Although the timing- and the substance- could not have been more different, both George W. Bush and Barack Obama choose West Point as the venue to present their eponymous doctrines. It seems no modern Presidency is complete without one. For many it is still unclear what, exactly, the Obama Doctrine is or if it ever existed in the first place. (James Goldgeier and Derek Chollet argue that articulating any doctrine is a waste of time; for others, having a doctrine named after you is to sit on a pedestal next to George Kennan.) However, the West Point speech (along with other statements and behaviors over the past few years) indicates that the Obama Doctrine is really an updated version of the Nixon Doctrine for the unipolar era: both are strategies of retrenchment. Retrenchment has been defined as “…..decreasing the overall costs of foreign policy by redistributing resources away from peripheral commitments and toward core commitments.”
The Nixon Doctrine was designed to bolster containment while allowing the U.S. to (ultimately) withdraw from losing wars in the periphery (such as Vietnam). This paved the way for the Twin Pillar Policy in the Middle East, Vietnamization in South Asia, and the opening of China. Obama’s Doctrine is similar to the Nixon Doctrine in that it seeks to adjust to adverse shifts in the global balance of power by (1) pulling out of losing wars in the periphery, (2) building a new Twin Pillar in the Middle East, and (3) compelling local powers to rely more on their own military forces.
The first part of the Obama Doctrine focuses on retrenchment from the periphery. After having initially escalated in South Asia, Nixon inaugurated a policy of Vietnamization whereby the war would be turned over to the South Vietnamese. Obama has followed a similar path, first by withdrawing from Iraq, then by surging and subsequently setting a timetable for withdrawal from Afghanistan.
The current White House has signaled that where America does not have a direct interest at stake, local forces will have to take the lead but the U.S. will provide support, as it did in Libya in 2011. The recent speech at West Point signaled that America was willing to provide anti-Assad rebels with support but was still wary of deeper involvement. The White House does not appear to be doing much to discourage Abe from taking steps to contribute to its defense burden, first by doing away with the postwar constitution’s restrictions on the use of force.
Another component of the Obama Doctrine involves bringing back the Twin Pillar policy. Under Nixon, Iran and Saudi Arabia became America’s policemen in the region, filling the power vacuum left the British and paved the way for an extravagant series of arms sales to the Gulf. A new “Twin Pillar” is far from a done deal. Disagreements between Riyadh and Tehran and friction between Washington and the Saudis could up-end any deal; furthermore, a new Twin Pillar hinges on a comprehensive nuclear deal between Iran and the West. However, if successful, a renewed relationship between Saudi Arabia and Iran could reduce tensions in the Gulf and facilitate Washington’s pivot to Asia.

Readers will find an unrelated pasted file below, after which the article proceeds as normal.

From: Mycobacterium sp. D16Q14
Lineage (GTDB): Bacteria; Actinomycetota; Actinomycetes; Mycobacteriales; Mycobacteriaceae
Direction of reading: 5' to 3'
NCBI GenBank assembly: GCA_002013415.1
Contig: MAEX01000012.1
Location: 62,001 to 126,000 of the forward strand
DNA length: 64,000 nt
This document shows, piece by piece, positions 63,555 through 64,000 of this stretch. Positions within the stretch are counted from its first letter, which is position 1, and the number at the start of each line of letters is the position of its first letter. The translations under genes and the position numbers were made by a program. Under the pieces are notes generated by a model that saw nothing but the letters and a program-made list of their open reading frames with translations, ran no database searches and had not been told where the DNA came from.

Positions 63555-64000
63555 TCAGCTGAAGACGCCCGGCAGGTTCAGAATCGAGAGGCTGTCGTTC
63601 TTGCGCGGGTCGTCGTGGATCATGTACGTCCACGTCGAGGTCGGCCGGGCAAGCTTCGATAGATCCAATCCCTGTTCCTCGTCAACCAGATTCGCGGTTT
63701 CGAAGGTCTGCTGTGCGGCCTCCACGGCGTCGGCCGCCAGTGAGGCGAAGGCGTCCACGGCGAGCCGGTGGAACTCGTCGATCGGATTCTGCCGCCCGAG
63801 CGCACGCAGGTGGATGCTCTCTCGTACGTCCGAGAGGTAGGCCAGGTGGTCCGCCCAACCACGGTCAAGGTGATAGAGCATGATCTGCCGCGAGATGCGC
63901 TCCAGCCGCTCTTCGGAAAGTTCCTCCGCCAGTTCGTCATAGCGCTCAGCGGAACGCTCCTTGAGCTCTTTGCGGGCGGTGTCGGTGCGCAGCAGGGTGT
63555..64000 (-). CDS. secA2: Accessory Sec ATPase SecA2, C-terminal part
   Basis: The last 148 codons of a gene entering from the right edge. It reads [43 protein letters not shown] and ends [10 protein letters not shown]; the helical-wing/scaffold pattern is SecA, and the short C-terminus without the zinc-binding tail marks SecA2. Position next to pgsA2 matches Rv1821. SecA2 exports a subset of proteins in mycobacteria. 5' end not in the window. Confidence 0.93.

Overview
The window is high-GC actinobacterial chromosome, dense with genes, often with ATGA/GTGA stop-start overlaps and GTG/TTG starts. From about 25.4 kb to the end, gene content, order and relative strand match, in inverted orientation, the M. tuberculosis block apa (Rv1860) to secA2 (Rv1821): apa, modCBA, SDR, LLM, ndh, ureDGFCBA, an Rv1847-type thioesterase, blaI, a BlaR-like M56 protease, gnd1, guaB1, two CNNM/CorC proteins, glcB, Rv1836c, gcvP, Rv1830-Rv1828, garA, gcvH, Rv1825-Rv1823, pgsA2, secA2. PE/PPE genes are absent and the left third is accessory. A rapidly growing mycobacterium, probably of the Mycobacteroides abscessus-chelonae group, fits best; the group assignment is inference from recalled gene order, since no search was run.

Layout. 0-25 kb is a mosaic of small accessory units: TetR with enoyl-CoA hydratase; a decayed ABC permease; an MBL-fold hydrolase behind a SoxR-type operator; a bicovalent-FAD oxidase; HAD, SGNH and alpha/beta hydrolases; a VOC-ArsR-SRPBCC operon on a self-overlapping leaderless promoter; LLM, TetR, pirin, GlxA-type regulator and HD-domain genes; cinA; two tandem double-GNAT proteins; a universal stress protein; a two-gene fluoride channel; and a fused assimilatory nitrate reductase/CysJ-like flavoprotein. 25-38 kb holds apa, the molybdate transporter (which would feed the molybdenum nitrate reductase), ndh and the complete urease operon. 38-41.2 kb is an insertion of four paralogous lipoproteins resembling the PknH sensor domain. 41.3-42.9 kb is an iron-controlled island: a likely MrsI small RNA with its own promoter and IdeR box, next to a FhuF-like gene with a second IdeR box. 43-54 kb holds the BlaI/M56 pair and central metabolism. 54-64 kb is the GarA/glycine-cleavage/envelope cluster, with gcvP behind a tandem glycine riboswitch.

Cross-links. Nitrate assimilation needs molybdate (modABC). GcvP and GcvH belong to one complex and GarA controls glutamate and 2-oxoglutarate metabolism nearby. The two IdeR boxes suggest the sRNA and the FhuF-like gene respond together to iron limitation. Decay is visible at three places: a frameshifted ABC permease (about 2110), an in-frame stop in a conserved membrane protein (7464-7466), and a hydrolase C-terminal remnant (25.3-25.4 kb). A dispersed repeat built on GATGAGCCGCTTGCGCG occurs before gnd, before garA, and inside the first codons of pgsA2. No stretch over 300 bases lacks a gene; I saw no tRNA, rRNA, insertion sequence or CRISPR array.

What will the Obama Doctrine Mean for the Future?
The Obama Doctrine could have at least two significant long-term implications for American foreign policy in the future. First, it could lead to a withdrawal from the Middle East. Second, it may amount to a fundamental reorientation in policy toward China.
Historians and political scientists have been quick to lump everything Nixon did under the rubric of his particular doctrine. However, the Nixon Doctrine was representative of Nixon and Kissinger’s hard-boiled realist approach to world politics. Nixon was in office for roughly the same amount of time Obama has been in office. In addition to escalating and then withdrawing from Vietnam, Nixon oversaw a period of détente with the Soviet Union (ushered in by the ABM Treaty and SALT), the opening of China, and exploiting tensions between Sadat and Moscow to bring Egypt closer to the U.S.
However, one of Nixon’s long-term legacies was deeper involvement in the Middle East. When Iran became engulfed in revolution in 1979, America was left scrambling looking for a replacement, compelling the Carter Administration to guarantee the security of Persian Gulf oil. While prediction is difficult for social scientists and government bureaucrats, if America continues on its path to energy-superpowerdom and manages to reduce tensions with Iran, the Obama Administration may be paving the way for a comprehensive American withdrawal from the Middle East.
The Obama Administration came into office talking about “rebalancing” or “pivoting” to Asia, which has been seen as code for containing China. While Nixon’s reopening of China was dramatic because the two sides had not spoken in nearly three decades (and because Nixon made his domestic reputation as a hardline anti-communist), it was necessary to tilt the balance of power in America’s favor. It is possible that a similar calculus motivated the “reset” with Russia: prevent Moscow from becoming too close to China. After their recent gas deal, it appears the “reset” has failed for now.
For years, America’s policy toward China combined engagement with containment. However, as China has taken an increasingly aggressive posture in territorial disputes with its neighbors, it seems that it is unlikely Beijing will be referred to as “responsible stakeholder” anytime soon, and the “pivot” will be replaced with another euphemism for balancing or containment.
The Obama Doctrine has not been presented in a simple, succinct manner. This makes it harder for pundits and the public to digest. Despite its lack of elegance, it is modeled on one of the most successful foreign policy doctrines in recent memory.